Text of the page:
Caryophyllaceae subfam. Caryophylloideae
in M. Napier, Encycl. Brit. ed. 7, 5: 99. 1832.
Herbs, annual, biennial, or perennial; taprooted or rhizomatous, sometimes stoloniferous. Stems erect or ascending, seldom sprawling, decumbent, or prostrate, simple or branched. Leaves opposite, rarely whorled, connate proximally, petiolate (basal leaves) or often sessile, not stipulate; blade linear or subulate to ovate, not succulent or rarely so (Silene). Inflorescences terminal cymes, thyrses, fascicles, or capitula, or flowers solitary, axillary; bracts foliaceous, scarious, or absent; involucel bracteoles present or often absent. Pedicels present or rarely flowers sessile or subsessile. Flowers bisexual or seldom unisexual (the species then often dioecious), often conspicuous; perianth and androecium hypogynous; sepals 5, connate (1/4–) 1/2+ their lengths into cup or tube, (1–) 5–40 (–62) mm, apex not hooded or awned; petals absent or 5, often showy, white to pink or red, usually clawed, auricles absent or sometimes present, coronal appendages sometimes present, blade apex entire or emarginate to 2-fid, sometimes dentate to lacinate; stamens (5 or) 10 (absent in pistillate flowers), in 1 or 2 whorls, arising from base of ovary; staminodes absent or rarely 1–10; ovary 1-locular, sometimes 2-locular proximally (Vaccaria), or 3–5-locular (some Silene); styles 2–3 (–5) (absent in staminate flowers), distinct; stigmas 2–3 (–5) (absent in staminate flowers). Fruits capsules, opening by 4–6 (–10) valves or teeth; carpophore usually present. Seeds 4–150 (–500+), reddish to gray or often brown or black, usually reniform and laterally compressed to globose, sometimes oblong or shield-shaped and dorsiventrally compressed; embryo peripheral and curved, or central and straight. x = 7, 10, 12, [13?,] 14, 15, 17, .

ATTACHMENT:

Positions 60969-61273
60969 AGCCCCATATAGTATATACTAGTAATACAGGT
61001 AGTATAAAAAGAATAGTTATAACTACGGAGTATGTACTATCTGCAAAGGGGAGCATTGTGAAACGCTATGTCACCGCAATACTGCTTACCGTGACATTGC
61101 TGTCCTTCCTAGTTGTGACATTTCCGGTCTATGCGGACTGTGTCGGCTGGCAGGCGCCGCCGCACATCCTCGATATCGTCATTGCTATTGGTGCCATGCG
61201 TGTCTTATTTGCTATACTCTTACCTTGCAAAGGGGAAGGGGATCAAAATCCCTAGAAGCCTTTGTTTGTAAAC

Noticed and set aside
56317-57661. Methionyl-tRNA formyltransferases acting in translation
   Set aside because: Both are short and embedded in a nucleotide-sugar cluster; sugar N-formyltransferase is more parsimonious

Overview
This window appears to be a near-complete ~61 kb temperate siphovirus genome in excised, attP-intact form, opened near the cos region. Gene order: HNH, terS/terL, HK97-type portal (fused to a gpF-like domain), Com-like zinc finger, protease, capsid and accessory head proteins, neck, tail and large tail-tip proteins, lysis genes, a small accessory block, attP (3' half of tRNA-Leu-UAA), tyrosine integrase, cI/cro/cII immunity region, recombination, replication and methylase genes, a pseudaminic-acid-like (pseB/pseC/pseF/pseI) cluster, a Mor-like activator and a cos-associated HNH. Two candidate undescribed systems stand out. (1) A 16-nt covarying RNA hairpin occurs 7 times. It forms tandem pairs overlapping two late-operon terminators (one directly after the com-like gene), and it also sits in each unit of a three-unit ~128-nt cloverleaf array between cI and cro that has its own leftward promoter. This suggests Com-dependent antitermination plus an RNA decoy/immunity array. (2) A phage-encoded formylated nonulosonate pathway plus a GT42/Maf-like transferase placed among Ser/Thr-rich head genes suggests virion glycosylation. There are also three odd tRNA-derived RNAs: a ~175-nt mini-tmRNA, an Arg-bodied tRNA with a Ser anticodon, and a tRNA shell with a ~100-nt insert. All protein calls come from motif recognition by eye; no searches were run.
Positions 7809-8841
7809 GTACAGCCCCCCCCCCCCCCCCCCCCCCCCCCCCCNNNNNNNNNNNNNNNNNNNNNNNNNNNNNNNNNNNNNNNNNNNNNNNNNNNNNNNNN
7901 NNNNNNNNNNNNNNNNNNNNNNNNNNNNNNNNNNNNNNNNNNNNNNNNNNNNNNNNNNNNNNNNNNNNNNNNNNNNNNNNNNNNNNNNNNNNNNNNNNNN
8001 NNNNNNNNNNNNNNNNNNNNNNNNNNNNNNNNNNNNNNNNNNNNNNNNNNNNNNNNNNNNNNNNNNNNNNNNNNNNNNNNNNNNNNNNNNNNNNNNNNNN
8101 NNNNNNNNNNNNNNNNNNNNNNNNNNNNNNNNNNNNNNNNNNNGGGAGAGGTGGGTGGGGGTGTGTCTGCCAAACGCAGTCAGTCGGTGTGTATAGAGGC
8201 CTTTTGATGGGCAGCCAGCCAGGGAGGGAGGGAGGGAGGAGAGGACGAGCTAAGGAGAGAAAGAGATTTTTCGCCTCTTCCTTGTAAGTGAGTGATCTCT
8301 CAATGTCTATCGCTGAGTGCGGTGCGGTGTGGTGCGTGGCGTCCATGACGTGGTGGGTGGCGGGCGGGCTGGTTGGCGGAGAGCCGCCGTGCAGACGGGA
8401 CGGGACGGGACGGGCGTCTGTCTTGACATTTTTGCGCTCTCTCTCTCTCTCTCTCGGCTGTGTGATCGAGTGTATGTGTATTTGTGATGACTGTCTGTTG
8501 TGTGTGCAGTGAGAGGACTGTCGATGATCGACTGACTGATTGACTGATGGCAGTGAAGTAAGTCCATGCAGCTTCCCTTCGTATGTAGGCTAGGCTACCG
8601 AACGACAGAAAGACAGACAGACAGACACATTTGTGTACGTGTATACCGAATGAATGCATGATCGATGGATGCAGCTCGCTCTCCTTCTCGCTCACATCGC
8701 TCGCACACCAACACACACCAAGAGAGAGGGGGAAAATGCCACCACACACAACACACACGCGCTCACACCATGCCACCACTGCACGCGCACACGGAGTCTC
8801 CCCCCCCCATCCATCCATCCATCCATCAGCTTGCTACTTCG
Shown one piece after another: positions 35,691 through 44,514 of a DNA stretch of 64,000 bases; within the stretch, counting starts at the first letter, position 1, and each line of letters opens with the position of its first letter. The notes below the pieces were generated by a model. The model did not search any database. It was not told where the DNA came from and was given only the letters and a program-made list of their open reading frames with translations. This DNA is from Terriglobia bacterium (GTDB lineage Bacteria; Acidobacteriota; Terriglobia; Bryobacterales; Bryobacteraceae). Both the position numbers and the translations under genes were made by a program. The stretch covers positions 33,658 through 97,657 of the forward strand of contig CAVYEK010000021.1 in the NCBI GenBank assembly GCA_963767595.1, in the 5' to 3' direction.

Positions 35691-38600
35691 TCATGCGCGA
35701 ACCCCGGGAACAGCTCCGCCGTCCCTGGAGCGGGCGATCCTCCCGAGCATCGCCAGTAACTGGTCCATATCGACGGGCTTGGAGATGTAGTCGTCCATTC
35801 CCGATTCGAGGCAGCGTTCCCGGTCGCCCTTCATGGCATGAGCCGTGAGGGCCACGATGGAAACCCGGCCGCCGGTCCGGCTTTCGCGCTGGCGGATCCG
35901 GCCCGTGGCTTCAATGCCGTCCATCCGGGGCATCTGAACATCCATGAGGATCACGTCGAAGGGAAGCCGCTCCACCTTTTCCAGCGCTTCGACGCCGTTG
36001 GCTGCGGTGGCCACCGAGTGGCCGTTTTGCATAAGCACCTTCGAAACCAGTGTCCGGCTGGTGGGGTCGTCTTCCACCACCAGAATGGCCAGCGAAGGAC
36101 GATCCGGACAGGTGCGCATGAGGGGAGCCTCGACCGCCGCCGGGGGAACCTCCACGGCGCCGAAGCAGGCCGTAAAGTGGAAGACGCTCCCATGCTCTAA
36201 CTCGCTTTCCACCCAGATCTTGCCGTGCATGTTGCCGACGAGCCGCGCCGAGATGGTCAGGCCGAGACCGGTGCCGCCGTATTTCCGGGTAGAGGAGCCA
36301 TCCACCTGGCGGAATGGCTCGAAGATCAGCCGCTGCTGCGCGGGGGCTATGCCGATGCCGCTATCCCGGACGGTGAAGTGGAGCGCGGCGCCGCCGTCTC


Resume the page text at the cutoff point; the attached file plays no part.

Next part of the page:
North-temperate regions, Europe (esp. Mediterranean region), Asia (esp. Mediterranean region e to c Asia), Africa (Mediterranean region), Africa (Republic of South Africa)
Genera 20 or 26, species ca. 1500 (8 genera, 89 species in the flora).
Caryophylloideae can be characterized by the presence of sepals connate into a cup or (usually) long tube, clawed petals (often with appendages and auricles), and a lack of stipules. The largest genera in the family [Silene (incl. Lychnis), about 700 species; Dianthus, about 320 species] are in the Caryophylloideae; together with Gypsophila (about 150 species), these three genera include about three-quarters of the species found in the family. Three tribes are often differentiated on calyx venation and number of styles, with two, Caryophylleae and Sileneae, incorporating nearly all of the genera.
Caryophylloideae share the caryophyllad type of embryogeny with Alsinoideae and, as postulated by V. Bittrich (1993), the two may form a monophyletic group. Results from preliminary molecular studies by M. Nepokroeff et al. (2002) and R. D. Smissen et al. (2002) reinforce that hypothesis, but the relationships among members of the two subfamilies remain unclear.
Most of the molecular work within the subfamily has focused on Sileneae and more specifically on trying to determine whether or not Silene is monophyletic.